Our study of the effects of solar wind high-speed streams on the high-latitude ionosphere, based on data from the SGO ionosonde during the years 2006–2008, has now been accepted for publication. An early-access version is available here, and the reference is:
Grandin, M., A. T. Aikio, A. Kozlovsky, T. Ulich and T. Raita (2015), Effects of solar wind high-speed streams on the high-latitude ionosphere: Superposed epoch study, J. Geophys. Res. Space Physics, 120, doi:10.1002/2015JA021785.
Here is the abstract:
Solar wind high-speed streams (HSSs) are the most important source of geomagnetic disturbances during the declining phase of the solar cycle. Their ionospheric response, especially at high latitudes, is not fully understood yet. We carried out a phase-locked superposed epoch analysis to study the effects of HSSs on the high-latitude ionospheric F region, using data from the Sodankylä ionosonde (L = 5.25) during 2006–2008. We found that the F layer critical frequency foF2 decreases between 12 and 23 magnetic local time (MLT) in summer and around equinoxes for several days. Our interpretation, supported by numerical estimations, is that increased electric fields in the evening sector of the auroral and subauroral regions create ion-neutral frictional heating. Frictional heating will increase the loss rate of O+ due to two reasons. The first one is neutral heating producing thermal expansion of the atmosphere and enhancing N2 and O2 contents at the F region peak. The second one is ion heating which may occur under strong enough electric fields (about 50–60 mV/m), leading to enhancement of the reaction coefficients. An increase in foF2 is observed in two different MLT sectors. First, a short-lived foF2 increase is visible during all seasons near noon on the first day after the arrival of the HSS, possibly triggered by the compressed solar wind plasma pressure pulse, which may produce particle precipitation from the dayside central plasma sheet. Second, foF2 is enhanced for several days in the morning sector during equinoxes and in winter. We suggest that this is caused by the low-energy tail of particle precipitation.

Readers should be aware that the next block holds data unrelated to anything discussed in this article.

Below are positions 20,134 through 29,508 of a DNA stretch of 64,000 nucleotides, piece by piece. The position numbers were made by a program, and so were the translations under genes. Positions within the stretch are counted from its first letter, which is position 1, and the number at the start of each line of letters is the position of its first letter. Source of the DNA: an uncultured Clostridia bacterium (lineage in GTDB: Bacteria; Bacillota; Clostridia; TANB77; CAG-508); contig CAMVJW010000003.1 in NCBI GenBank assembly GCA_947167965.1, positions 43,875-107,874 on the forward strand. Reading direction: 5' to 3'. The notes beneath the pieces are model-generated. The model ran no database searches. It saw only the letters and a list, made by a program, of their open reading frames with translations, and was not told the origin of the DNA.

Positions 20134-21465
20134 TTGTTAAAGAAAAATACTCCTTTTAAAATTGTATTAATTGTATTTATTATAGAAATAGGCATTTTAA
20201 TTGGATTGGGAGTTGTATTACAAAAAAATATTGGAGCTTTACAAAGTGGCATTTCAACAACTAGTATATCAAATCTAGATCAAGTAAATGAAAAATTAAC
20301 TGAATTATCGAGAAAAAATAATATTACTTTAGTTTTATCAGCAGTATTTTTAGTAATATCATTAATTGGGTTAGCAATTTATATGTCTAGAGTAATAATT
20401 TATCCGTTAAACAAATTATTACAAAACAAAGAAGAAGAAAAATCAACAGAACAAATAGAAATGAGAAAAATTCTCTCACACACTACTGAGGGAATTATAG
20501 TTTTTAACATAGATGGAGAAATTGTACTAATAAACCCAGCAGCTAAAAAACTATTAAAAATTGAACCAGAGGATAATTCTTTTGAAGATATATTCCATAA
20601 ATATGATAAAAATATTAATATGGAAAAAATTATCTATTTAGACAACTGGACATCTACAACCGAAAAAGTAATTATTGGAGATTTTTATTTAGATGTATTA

|Variations of foF2 and max(foE, foEs) values compared to background values, by magnetic local time and day number relative to zero epoch. ©2015. American Geophysical Union.|